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Jewish Journal

Naming ‘Names’

by Tom Tugend

November 22, 2001 | 7:00 pm

"Names" director Adam Davidson and producer David Lee Strasberg. Photo by Craig Schwartz

"Names" director Adam Davidson and producer David Lee Strasberg. Photo by Craig Schwartz

Two of the great names in the American theater -- Strasberg and Davidson -- are joining talents to present a play about artistic loyalty and betrayal during the McCarthy era of the 1950s.

The new partnership might be subtitled "The Sons Also Rise" (sorry about that).

Producer David Lee Strasberg is the son of the late, legendary Lee Strasberg, "acting guru of 'The Method,' which shaped a generation of American actors from Brando to De Niro." Adam Davidson is the son of Gordon Davidson, artistic director of the Taper Forum and Ahmanson Theatre, who "defied the perception that there was no theater in Los Angeles."

Both descriptive quotations are from Variety, which listed the two men among the 12 greatest producers and impresarios of the 20th century.

Both young men of the second generation -- Strasberg is 30, Davidson is 37 -- seemed aware but unawed by their paternal legacies during an interview, in which they discussed their upcoming play "Names," previewed the centennial celebration of Lee Strasberg's birth, and touched on their Jewish heritage.

The play by Mark Kemble, running Nov. 23 through Dec. 23, eavesdrops on a meeting of seven luminaries of the famed Group Theatre at New York's Algonquin Hotel on April 9, 1952.

The meeting is fictional, but the appearance the following day of famed director Elia Kazan before the Communist-hunting House Un-American Activities Committee on Un-American Activities is factual.

Appearing as a "friendly" witness, Kazan identified eight theatrical colleagues of the 1930s as Communists, an action whose divisiveness split Hollywood again in 1999, when Kazan received an Oscar for lifetime achievement.

Participating in the meeting are Lee Strasberg and Harold Clurman, two of the three co-founders of the Group Theatre in 1931 (Strasberg later led the equally famous Actors Studio); actor John Garfield; playwright Clifford Odets; actor Luther Adler and his sister, acting teacher Stella Adler; and Kazan, who had already directed such films as "Gentleman's Agreement" and "A Streetcar Named Desire."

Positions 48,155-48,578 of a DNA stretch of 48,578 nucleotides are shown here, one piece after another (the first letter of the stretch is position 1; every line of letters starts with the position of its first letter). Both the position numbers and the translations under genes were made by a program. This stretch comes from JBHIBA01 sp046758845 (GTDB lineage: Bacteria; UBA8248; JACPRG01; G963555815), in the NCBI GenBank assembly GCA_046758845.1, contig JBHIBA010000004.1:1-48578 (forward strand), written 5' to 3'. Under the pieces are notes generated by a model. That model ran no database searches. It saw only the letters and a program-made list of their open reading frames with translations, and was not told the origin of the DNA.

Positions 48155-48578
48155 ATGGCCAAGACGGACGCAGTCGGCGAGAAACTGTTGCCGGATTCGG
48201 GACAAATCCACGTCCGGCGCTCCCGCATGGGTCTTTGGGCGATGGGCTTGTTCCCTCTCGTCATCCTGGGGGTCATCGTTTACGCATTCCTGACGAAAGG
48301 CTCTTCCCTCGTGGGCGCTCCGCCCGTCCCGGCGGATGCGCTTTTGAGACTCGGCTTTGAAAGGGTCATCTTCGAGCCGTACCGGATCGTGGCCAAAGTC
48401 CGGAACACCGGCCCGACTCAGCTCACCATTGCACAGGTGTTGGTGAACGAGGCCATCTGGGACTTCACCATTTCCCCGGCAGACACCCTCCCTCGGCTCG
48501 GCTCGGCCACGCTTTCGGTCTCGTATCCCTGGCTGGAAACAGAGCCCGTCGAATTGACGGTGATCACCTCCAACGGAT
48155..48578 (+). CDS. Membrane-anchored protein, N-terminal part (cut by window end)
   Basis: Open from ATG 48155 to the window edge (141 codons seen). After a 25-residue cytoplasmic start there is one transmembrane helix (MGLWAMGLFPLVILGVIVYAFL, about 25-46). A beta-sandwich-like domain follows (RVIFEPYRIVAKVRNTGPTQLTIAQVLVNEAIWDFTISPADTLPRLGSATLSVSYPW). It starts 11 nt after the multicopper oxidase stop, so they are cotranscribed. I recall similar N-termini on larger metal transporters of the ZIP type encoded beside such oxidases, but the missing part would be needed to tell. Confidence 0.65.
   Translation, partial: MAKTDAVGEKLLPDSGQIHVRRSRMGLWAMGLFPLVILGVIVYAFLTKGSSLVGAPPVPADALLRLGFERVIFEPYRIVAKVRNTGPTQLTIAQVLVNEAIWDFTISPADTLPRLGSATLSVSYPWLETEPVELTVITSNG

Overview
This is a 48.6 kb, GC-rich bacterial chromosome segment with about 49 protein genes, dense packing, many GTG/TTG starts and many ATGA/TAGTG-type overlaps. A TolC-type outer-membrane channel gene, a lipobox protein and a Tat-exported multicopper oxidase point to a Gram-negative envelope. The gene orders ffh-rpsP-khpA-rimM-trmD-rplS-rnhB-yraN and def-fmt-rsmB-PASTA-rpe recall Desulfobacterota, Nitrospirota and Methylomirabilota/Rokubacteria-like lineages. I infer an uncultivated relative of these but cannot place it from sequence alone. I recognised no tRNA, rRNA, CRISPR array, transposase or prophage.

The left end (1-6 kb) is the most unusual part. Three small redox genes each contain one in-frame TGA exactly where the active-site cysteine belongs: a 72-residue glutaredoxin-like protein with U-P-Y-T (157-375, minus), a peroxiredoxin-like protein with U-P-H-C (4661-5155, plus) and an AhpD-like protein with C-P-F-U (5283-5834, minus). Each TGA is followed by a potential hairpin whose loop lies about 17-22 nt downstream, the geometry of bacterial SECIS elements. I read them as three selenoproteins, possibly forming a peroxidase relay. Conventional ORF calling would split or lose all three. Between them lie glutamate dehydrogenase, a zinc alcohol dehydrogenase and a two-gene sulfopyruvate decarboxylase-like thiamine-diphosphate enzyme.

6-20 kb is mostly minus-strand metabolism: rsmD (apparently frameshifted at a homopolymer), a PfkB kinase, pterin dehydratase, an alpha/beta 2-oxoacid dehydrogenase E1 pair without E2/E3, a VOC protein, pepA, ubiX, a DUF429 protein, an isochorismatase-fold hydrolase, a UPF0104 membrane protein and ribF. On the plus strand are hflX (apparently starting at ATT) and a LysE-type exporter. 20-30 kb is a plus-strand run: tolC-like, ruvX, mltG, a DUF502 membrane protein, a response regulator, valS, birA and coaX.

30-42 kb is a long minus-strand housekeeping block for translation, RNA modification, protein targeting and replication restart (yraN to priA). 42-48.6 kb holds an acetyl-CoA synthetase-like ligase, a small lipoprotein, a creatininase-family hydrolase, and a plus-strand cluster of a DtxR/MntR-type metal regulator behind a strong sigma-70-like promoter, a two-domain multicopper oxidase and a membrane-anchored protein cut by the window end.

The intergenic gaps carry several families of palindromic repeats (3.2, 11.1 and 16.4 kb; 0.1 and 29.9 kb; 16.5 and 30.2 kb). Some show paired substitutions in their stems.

Except for Kazan, born in Istanbul to Greek parents, all the participants were Jewish.

"Names" is set during the McCarthy era, but the play primarily examines what the theater and acting are about and the search for truth -- emotional, political and artistic truth, Davidson observes.

Strasberg says that after the Sept. 11 attacks, there was a real question whether it was appropriate to continue and stage "Names." In the end, he and the company decided to go ahead, because they saw a real parallel between the early '50s, with its deep fears of the Communist threat, and the fear of terrorism gripping much of the country now.

Although both young men grew up surrounded by passionate people of the theater, neither followed immediately in his respective father's footsteps.

David Strasberg worked for eight years on economic issues for the government, serving first in the Clinton administration, then under Los Angeles Mayor Richard Riordan.

Two years ago, he re-entered the family business, carried on by his mother, Anna Strasberg, and is now executive director of the Lee Strasberg Theatre Institutes in Los Angeles and Manhattan.

Adam Davidson says the theater got "unconsciously into my system" through a father "whose work is his life" and a mother who heads her own theatrical publicity agency.

However, he was more excited by film than the stage, while also dabbling in painting and sculpture. His career was launched with an explosive bang when his graduate student project "The Lunch Date" won a 1991 Oscar for best short film and a slew of other honors.

He has since worked as director and actor in feature films and television episodes, and in off-off-Broadway plays.

Both men were raised as self-aware Jews, and both invest their theatrical fellowships with a semireligious aura.

"Our Jewishness was expressed through how we dealt with our companions in the theater," Strasberg says. "They became our extended family, our congregation."

Davidson enlarges on the metaphor. "I think the Group Theatre was like a synagogue, with Lee Strasberg and Harold Clurman as the rabbis."

Nov. 17, 2001, marked the 100th birthday of Lee Strasberg and his son has organized a series of plays and movies to celebrate the centennial year.

These include "Names" and two additional plays, plus two workshop productions; and First Person Cinema Screenings, including Polish director Krzysztof Kieslowski's monumental Three Colors Trilogy, represented by "Red," "White" and "Blue," during January.

A tribute to Lee Strasberg will be held Dec. 5 at the Egyptian Theatre, including a screening of "The Godfather: Part II," in which he played the Oscar-nominated part of mobster Hyman Roth.

All other events will be held at the Marilyn Monroe Theatre at the Lee Strasberg Creative Center, 7936 Santa Monica Blvd. in West Hollywood. For information on all events, call (323) 650-7777.

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